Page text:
Mayor Marina Khubesrian

With South Pasadena set to host a “convening” of all 88 L.A. County mayors later this month, the City Council on Aug. 21 passed an item allowing Mayor Marina Khubesrian to dip into her discretionary fund to the tune of up to $5,000 to cover costs of the meeting, including breakfast, decorations and promotional materials.

But the city of El Monte, which hosted the previous gathering of mayors — organized twice a year by L.A. City Mayor Eric Garcetti, and rotated around the county – budgeted just $1,500 for its May event, according to a check of that city’s Council minutes.

So the question was asked of Khubesrian: How do the mayor and council justify, in a time of fiscal difficulty for the city, budgeting more than three times what El Monte spent just four months ago for the same event?

“While some are questioning this expense at a time when the city is struggling financially, I believe that it is precisely because of these challenging times that we must solidify and strengthen the regional partnerships that will benefit residents throughout L.A. County and the San Gabriel Valley,’’ Khubesrian wrote in an email, in response to a Review inquiry.

“I would be remiss as mayor if I did not position our city to take advantage of such regional opportunities. I cannot overestimate the importance of regional outreach by our City Council members that resulted in the historic Metro decision in May 2017 that moved us beyond the specter of the 710 expansion and into a time of cooperation with our neighboring cities. Our residents understand that the important issues of the day – such as homelessness, climate change, clean power, clean air, transportation, and public safety — are all regional, and will not be solved without regional cooperation.’’

In a separate interview, Khubesrian said that estimates from local caterers were still being considered, so the final cost of the meeting — to be held at the Library Community Room — was still up in the air.

But, she added, “It will probably come in close to that $5,000 figure.”

One estimate under consideration – released by the city — came in at $4,685. It covered a breakfast buffet, coffee and table centerpieces, among other items.

“To address the question of cost, every host city has different venues and resources available within their city limits,’’ Khubesrian said in her email.

“Some have hosted the event at restaurants, such as El Monte, while others such as Santa Monica have used beachfront venues that require catering.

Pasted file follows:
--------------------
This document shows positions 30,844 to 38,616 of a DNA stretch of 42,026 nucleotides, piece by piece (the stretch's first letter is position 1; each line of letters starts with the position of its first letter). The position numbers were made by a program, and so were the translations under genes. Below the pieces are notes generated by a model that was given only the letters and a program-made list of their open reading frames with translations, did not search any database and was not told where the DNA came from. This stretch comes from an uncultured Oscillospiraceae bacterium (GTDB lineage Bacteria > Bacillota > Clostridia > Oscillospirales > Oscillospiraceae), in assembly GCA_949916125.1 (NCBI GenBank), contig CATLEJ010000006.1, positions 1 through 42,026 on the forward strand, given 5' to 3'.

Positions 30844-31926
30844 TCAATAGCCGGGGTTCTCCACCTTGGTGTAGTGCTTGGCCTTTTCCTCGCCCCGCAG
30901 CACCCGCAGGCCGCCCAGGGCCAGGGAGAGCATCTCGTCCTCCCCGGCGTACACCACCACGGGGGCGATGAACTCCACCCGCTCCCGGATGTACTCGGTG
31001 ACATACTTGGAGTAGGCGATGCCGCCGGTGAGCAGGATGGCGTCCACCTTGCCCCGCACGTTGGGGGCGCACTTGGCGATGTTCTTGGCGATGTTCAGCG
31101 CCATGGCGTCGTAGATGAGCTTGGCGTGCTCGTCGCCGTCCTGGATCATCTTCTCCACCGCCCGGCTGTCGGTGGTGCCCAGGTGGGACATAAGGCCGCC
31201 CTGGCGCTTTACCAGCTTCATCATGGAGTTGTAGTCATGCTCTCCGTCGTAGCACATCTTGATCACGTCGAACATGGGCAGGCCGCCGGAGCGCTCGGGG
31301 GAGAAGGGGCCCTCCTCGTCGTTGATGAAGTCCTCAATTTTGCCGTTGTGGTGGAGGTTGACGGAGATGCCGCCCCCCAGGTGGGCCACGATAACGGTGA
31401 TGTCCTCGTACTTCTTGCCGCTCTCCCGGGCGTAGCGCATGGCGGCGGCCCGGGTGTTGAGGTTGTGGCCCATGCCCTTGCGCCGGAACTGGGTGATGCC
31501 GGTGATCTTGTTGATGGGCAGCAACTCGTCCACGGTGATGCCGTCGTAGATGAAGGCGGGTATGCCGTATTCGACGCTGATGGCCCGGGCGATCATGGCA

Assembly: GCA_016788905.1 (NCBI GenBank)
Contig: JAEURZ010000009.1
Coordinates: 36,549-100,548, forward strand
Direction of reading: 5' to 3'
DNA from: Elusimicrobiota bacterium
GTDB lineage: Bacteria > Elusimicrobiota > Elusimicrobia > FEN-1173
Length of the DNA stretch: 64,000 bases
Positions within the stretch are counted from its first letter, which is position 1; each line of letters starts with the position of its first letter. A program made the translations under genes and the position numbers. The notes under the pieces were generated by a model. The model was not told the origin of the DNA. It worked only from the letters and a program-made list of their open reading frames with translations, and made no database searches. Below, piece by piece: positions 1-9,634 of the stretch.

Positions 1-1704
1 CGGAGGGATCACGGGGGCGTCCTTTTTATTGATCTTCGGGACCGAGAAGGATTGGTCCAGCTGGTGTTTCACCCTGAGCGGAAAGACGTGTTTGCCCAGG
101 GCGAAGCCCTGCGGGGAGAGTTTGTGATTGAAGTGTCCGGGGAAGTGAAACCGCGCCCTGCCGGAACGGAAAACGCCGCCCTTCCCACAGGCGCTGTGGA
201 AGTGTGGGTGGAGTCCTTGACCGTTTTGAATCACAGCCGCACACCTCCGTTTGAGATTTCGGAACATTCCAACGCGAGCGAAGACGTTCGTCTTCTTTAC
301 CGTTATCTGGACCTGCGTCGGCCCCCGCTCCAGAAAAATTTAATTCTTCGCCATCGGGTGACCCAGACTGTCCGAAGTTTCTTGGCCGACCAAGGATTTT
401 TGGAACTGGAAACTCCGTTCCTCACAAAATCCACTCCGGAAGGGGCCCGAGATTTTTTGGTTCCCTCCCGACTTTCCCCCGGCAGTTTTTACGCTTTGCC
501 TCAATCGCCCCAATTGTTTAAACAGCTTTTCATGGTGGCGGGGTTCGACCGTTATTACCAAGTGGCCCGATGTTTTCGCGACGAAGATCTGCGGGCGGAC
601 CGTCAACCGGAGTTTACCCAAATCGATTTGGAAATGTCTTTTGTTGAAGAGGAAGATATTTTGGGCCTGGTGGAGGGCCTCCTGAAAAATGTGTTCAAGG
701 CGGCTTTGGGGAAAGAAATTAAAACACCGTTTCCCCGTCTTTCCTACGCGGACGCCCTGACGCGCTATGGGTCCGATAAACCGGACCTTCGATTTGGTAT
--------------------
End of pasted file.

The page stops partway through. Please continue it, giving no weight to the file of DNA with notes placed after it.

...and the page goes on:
“We are using the only venue in South Pasadena that can accommodate this event, the Library Community Room, and this venue requires catering, as it is not a restaurant. In compliance with our purchasing policies, we are gathering multiple estimates from qualified caterers. We are still receiving estimates and will make a decision shortly based on cost and qualifications, with special consideration for local businesses.’’

Council member Diana Mahmud added, in an email, “I would only add that a comparison to El Monte’s estimated cost of hosting the Mayor’s Convening is difficult because the city has access to much lower cost vendors.’’

“I called Cielito Lindo to inquire its cost of hosting a breakfast buffet and received a quote of $14/person, including beverage, tax and tip. I believe it’s impossible to identify anywhere in South Pasadena where a venue could host a breakfast buffet for that amount. Cielito Lindo is one of the most popular locations in southern California for mariachi shows and is likely able to subsidize its breakfast buffet cost from revenues from its mariachi shows.’’

When it was first announced last month that the city would host the upcoming event, Khubesrian called it “very exciting news for South Pas,’’ adding, “We’ve never done that before, and it’s exciting to be a regional partner with all these other cities and highlight our city.’’

This week, she continued in that vein in defending the city’s plans regarding spending.

“It is exactly why we have a contingency plan for when such opportunities arise,’’ she said. “Council members’ discretionary funds are designed to be used for unanticipated, one-time expenses and are subject to the approval oversight of the full Council. In this case, the Council unanimously approved the requested allocation with enthusiasm and compliments to the city for securing such an important diplomatic outreach opportunity.

“I would like to emphasize that these funds do not place an additional burden on the General Fund, but are drawn from funds already budgeted through the Council members’ discretionary funds.’’

To cover a budget deficit, the city has proposed a three-quarter-center local sales tax. If approved by voters in November, the tax would raise about $1.5 million per year in local revenue — enough to close the budget gap for the next several years, according to staff reports.

Currently, buyers in South Pasadena pay state and county sales taxes for a combined rate of 9.5 percent, but there is no local sales tax.

Kevin Kenney, Review Editor
Author

Kevin Kenney, comes to The Review from the New York Post, where he most recently was an editor and web producer. He had previously been deputy night sports editor of the paper. A native New Yorker who now lives in Burbank, Kenney has also worked for United Press International, Gannett Newspapers, The Bergen Record of New Jersey, Fox Sports, The Santa Clarita Signal and the Southern California News Group, publisher of the Los Angeles Daily News and Orange County Register, among other papers.

Write A Comment